Jealousy is toxic. Success is viral.

10_57The successes of your colleagues—research grants awarded, public recognition of excellence given, appointment or election to leadership positions, etc.—reflect positively on all associated with them. The shadow of accomplishment casts not a pall, but highlights all those around it. Likewise, one’s own accomplishments serve to help, not hinder others. Jealousy is toxic. Success is viral. Over the years I have taken as much or more pleasure from the successes of my colleagues and students as I have for my own moments.

Katherine Hicks – Undergraduate researcher; REU student:

I met Roger Rowlett when I worked in his lab as part of an REU summer program. At the time, Roger had recently returned from a sabbatical at the NIH and was implementing what were then new molecular biology techniques, like cloning and bacterial overexpression, into his laboratory. I had not yet taken a biochemistry course, so this was my first exposure to the field that would eventually become my career. What I remember most about working in Roger’s lab that summer was his enthusiasm about our research project and how much I learned working for him. Roger also set a high standard for an end of the summer gathering as he took his research group for a ride in his plane over the Hamilton area, which for some of the students was their first time flying. As I continued in the field and decided that I also wanted to be a professor at a primarily undergraduate institution, Roger was someone that I turned to for advice. He was always very generous with his time and expertise. Last year, things came full circle when Roger invited me to present a seminar at Colgate and I invited Roger to present a seminar at SUNY Cortland, where I now am an assistant professor. It was a wonderful experience to have my students meet one of my mentors and hear stories about me as an undergraduate student. I know that Roger has had a lasting impact on numerous students, and I am so grateful to be one of them. 

Katherine Hicks, PhD, Assistant Professor, SUNY Cortland Chemistry

 

A Student Reflects…

Shaun Murphree – Undergraduate researcher :

I think I have the distinction of being Roger’s first undergraduate summer research student.   In the Spring of 1983, I was a junior in a study-abroad program and I had applied for a Colgate summer research internship.  After the good news of my acceptance came the task of choosing a research advisor.  I didn’t know anything about the new faculty member at the time, but who could pass up an opportunity to conduct a cryoenzymological study of adenosine deaminase?  It was my first actual research experience, and the lessons I learned in the Rowlett lab (and from the man himself) have served me to this day.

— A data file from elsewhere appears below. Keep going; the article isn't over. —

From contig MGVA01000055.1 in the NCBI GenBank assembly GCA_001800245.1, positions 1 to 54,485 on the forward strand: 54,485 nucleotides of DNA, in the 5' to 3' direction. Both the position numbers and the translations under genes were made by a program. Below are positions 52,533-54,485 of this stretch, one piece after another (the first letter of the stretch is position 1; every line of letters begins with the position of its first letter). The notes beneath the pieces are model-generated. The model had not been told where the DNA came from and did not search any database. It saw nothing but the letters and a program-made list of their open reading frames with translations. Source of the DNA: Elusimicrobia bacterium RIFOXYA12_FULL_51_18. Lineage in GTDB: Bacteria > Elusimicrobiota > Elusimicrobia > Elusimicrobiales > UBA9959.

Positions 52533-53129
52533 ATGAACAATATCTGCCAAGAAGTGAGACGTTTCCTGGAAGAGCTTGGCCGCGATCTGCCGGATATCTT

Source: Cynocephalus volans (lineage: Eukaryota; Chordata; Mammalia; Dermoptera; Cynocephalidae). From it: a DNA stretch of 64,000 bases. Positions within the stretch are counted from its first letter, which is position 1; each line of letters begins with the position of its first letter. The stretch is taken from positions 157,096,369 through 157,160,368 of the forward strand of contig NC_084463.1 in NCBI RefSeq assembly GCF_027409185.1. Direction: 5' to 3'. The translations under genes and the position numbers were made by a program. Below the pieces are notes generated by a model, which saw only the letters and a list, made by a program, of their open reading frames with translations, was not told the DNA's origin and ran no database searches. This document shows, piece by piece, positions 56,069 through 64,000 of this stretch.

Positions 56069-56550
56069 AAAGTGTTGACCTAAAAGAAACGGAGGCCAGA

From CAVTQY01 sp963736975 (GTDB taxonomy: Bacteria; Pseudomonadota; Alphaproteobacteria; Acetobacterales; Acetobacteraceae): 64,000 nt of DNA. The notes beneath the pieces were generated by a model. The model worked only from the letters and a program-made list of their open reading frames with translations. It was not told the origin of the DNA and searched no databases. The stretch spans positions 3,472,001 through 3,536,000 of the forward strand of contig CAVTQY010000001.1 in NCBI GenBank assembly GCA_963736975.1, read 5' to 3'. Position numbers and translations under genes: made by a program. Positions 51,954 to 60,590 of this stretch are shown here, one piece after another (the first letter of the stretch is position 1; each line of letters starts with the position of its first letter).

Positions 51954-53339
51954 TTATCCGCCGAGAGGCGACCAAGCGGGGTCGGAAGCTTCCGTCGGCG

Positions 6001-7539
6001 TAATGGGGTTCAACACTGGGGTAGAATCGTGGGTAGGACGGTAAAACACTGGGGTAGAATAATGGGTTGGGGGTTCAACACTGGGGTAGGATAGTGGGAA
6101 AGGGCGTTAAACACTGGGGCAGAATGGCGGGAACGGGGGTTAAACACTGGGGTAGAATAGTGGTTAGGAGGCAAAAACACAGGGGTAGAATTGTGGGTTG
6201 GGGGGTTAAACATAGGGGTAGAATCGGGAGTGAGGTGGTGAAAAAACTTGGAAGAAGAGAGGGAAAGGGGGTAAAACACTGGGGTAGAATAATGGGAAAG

1968_00089_02Roger was a sort of immediate celebrity.  An Alabaman with a penchant for dishes cooked with Old Bay seasoning, Rog (as the Chem majors affectionately called him) burst on the scene driving a badass green ’68 Mustang Fastback.  Youthful, trim, affable, and slightly nerdy, he brought to the department expertise not only in biochemistry, but also in computer science.  For the project I worked on, he had an elaborate custom-built jacketed quartz cuvette that allowed us to follow enzyme kinetics by UV-Vis at low temperatures.  The spectrometer was connected to a Tandy computer for logging the absorbance and fitting the curves, and we fed those data into the college mainframe for backing out the global kinetic parameters.  That might not seem impressive for today’s audience, but in the year before the first Macintosh was introduced, Roger’s setup was cutting-edge.

Roger provided a sterling model for what a research mentor should be.  He applied a regimented approach to the lab, and he brought a lot of sheer intellectual firepower to the table.  Moreover, he had an uncanny capacity to keep numbers in his head—looking over newly acquired data, he would routinely dredge up from memory rate constants (to three sig figs) of kinetic runs I had done days before.  But he was also patient with us mere mortals.  There was the time I snapped a hose barb off the custom-built quartz cuvette, and when I—with fear and trembling—confessed the deed, his reproof was simply (and with much self-control), “I don’t see any reason that hose needed to be taken off.”  Lesson learned, and we moved on.  Later in the summer, as we were chatting about directions the project could take for my senior year, Roger said of one set of experiments, “I think I’ll save that for somebody who’s not so handy in the lab.”  Those words of encouragement, unvarnished and measured, were transformative.  ~Shaun Murphree, Professor of Chemistry, Allegheny College


7cof1bd8Dr. Roger Rowlett recently retired from the faculty at Colgate University where he served for 35 years in the Department of Chemistry, many of those years as the GORDON & DOROTHY KLINE PROFESSOR OF CHEMISTRY and Chair. Roger was a founding member, a long-time Chemistry councilor and served as President of the Council for Undergraduate Research.